No bridge (No Bridge) started as a grassroots grassroots project against bridge building and is now a coordinated national body of associations and individuals who support environmental impact in an area with the greatest biodiversity in the Mediterranean where 12 Natura 2000 sites are located and protected by European law under the Habitats and Birds Directive. The attractiveness of the bridge, rather than its practicality, makes many people forget that all aspects of the proposal require careful consideration. The displacement of millions of cubic meters of earth, silt and shale would disrupt the marine balance of the strait and could lead to the depletion of fish stocks, thus jeopardizing the livelihoods of a large part of the local population. which depends heavily on fishing. Furthermore, the groups argue, the benefits of road and rail traffic, in monetary or time terms, could never recoup the investment of billions of euros without considering the millions already spent. These groups propose to use these funds for major investments in rail, road and ferry infrastructure in order to limit waiting times and reduce crossing times between the two coasts.
Until the end of the 19th century, large transport ships from Sicily to the Italian mainland sailed mainly between Palermo and Naples or Salerno, in part because of the risks associated with crossing the strait to Calabria and the non-existence road or rail networks once there. The first ferry service between the Calabrian and Sicilian coasts dates from 1896, planned by engineer Antonino Calabretta. The excitement caused by the start of construction of the Golden Gate in San Francisco in 1933 prompted Calabretta to present the same year his project to build a bridge between Punta Faro in Sicily and Punta Pezzo in Calabria. The project was approved, but the outbreak of World War II in 1939 put construction on hold.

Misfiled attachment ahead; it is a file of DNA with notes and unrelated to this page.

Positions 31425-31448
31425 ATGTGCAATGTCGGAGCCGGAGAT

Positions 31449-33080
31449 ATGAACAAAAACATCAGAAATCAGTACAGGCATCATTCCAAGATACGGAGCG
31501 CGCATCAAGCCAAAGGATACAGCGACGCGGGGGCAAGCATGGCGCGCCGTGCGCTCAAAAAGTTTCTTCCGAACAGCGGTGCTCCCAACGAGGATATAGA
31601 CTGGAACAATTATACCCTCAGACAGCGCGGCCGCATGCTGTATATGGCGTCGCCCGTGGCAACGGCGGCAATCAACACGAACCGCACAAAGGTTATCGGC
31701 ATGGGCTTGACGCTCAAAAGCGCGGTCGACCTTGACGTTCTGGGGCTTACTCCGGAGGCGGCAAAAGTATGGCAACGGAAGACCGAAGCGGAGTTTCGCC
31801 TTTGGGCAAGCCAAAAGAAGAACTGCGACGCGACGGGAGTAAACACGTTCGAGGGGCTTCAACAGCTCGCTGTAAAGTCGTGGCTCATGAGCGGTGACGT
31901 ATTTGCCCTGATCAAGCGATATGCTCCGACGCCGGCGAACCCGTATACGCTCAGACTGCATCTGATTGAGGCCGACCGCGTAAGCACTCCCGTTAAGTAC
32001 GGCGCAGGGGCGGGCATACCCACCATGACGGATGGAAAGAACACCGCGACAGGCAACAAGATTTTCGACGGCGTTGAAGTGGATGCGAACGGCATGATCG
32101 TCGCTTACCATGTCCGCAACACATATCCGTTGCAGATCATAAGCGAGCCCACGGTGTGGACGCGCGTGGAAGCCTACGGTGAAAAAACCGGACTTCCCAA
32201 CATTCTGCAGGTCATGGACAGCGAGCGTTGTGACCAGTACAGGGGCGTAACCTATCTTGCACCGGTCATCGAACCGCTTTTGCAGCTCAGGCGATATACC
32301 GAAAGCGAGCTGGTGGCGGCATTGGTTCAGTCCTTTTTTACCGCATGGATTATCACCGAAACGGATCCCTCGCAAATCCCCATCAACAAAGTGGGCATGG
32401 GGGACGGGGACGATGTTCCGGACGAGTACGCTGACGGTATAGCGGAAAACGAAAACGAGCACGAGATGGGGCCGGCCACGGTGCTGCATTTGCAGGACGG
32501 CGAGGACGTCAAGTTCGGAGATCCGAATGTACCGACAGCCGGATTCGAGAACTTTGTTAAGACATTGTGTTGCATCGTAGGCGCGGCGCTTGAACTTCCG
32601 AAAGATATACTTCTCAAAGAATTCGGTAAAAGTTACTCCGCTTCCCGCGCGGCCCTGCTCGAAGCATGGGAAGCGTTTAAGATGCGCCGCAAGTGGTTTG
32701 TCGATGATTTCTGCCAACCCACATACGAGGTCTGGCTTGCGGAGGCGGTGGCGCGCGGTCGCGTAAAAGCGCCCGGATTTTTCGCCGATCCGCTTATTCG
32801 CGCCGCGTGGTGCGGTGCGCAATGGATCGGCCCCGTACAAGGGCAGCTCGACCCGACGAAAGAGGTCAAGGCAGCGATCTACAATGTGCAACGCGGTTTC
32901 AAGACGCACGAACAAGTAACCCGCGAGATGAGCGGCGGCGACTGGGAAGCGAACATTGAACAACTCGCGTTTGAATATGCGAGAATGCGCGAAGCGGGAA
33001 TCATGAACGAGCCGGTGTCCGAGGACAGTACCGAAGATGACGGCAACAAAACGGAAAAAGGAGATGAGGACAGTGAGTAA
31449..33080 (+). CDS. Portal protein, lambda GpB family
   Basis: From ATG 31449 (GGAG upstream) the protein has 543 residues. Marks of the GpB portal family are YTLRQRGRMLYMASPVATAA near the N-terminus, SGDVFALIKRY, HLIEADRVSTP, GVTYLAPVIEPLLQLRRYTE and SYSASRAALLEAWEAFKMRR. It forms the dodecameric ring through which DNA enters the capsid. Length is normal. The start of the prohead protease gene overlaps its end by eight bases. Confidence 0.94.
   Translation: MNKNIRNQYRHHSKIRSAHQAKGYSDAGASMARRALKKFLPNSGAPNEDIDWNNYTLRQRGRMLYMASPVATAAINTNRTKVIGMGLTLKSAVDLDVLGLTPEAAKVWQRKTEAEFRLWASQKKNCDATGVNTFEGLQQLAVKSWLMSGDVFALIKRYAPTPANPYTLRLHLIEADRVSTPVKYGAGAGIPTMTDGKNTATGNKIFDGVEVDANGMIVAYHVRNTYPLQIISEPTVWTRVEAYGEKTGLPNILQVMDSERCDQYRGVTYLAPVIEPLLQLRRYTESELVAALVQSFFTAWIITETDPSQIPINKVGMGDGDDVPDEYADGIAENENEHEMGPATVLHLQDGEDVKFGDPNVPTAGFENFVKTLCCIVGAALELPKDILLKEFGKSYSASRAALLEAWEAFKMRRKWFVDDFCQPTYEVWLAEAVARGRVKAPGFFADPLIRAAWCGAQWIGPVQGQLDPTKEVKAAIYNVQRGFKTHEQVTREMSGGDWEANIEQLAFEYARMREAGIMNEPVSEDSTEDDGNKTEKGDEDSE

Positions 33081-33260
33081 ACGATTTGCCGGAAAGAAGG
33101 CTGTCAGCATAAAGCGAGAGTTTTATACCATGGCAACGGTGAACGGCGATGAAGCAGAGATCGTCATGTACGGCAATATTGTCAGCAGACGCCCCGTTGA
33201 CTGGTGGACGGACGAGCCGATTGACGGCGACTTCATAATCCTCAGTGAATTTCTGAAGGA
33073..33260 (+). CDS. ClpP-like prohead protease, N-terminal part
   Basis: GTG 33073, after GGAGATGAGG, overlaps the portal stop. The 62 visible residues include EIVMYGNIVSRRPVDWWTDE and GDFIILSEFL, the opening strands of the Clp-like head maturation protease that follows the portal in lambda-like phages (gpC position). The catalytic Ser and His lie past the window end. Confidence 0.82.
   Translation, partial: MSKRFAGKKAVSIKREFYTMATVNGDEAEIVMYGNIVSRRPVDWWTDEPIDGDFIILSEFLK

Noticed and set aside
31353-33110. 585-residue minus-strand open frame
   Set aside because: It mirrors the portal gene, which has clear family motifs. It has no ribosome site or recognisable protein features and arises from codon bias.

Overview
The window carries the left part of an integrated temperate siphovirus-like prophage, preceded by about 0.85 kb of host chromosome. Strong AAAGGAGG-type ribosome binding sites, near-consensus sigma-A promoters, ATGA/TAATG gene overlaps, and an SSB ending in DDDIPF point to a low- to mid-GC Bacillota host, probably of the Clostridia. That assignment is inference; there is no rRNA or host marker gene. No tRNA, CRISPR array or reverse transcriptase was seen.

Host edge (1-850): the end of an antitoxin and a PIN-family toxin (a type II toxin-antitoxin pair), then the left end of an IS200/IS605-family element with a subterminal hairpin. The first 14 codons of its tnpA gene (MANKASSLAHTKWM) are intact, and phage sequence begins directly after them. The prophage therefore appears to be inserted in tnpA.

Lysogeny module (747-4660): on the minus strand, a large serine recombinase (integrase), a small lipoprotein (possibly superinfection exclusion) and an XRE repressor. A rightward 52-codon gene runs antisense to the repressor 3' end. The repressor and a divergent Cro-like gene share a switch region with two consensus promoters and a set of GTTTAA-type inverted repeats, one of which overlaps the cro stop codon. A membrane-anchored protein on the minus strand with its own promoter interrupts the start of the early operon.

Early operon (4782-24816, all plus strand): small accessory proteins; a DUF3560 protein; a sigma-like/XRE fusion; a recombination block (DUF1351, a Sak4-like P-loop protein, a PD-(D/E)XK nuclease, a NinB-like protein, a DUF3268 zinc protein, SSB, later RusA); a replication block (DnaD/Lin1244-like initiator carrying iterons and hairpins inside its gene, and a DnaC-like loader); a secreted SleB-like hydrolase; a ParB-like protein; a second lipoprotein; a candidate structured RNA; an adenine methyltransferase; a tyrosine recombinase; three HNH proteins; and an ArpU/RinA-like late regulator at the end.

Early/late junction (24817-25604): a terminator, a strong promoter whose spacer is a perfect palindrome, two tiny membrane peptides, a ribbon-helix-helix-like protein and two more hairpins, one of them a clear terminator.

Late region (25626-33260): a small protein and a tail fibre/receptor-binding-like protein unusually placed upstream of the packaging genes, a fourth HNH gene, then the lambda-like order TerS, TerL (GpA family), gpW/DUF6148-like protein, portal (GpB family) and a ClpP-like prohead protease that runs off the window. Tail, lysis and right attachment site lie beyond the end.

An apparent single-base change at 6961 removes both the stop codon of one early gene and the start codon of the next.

And that was to become the model of the bridge over the strait to the present day. Politicians are well aware that planning this particular bridge is indeed no small decision. It has been at the back of most debates on the modernization of the mezzogiorno for over fifty years. Millions have been spent and pockets filled with project ideas that are intermittently recycled during election campaigns. Special surveys and studies are put in place and money is poured into them just so that they are often casually dismissed until next time. In 2006, the Italian Parliament voted to abandon the bridge project by 272 votes to 234, but in 2008, with the election of a government led by Silvio Berlusconi, the bridge once again became a top priority. In 2012, a comedian and self-proclaimed Italian politician, Beppe Grillo, literally swam the strait to prove the bridge was unnecessary. People then said he had in fact proven otherwise.
For those who like acronyms, the TEN-T (The Trans-European Transprt Network) is also cited as the reason for the construction of the bridge. Or not to build it. This would make Sicily a more integral part of the EU’s ever-evolving network of roads, railways, airports, water and telecommunications. In 2020, Giuseppe Conte timidly raised the possibility of studying the feasibility of a bridge and it was hinted that part of the Recovery Fund could be invested in this large-scale project. An EU condition, however, renders this assumption unfounded. The project is to be completed by 2026. Unlikely with the history of the bridge.
Cities directly involved in the planning of the bridge
For readers who want a clearer picture of Calabria, you can take a look at an article on the subject published some time ago.
For travelers coming from the north, the first point of passage to Sicily is Villa San Giovanni, a railway, road and maritime terminal town that has developed around spin-off activities linked to a transport hub. In 1908, it was a city of about 7,000 inhabitants, 10% of whom perished in the earthquake. Reggio Calabria is the final destination of the toe on the main north-south motorway and rail lines. Regular ferries run from Reggio to Messina in Sicily.
Despite all the benefits that the bridge would bring, it would seem that the populations of these three cities are as divided on the issue as the Italian Parliament was in 2006. But they are mostly indifferent. Talking about building a bridge is precisely that – just talk – and it doesn’t excite anyone. It has been going on for so long that the older citizens of Messina remember hearing, as children, that “they are going to build a bridge and the ‘continent’ will be connected to us.” The continent then needed its prosperous neighbor, Sicily, more than the other way around. Whether or not that has changed today is for another discussion.